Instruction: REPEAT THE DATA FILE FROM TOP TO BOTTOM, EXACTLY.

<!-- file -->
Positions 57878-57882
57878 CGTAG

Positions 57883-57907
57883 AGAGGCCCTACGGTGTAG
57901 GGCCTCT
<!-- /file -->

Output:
Positions 57878-57882
57878 CGTAG

Positions 57883-57907
57883 AGAGGCCCTACGGTGTAG
57901 GGCCTCT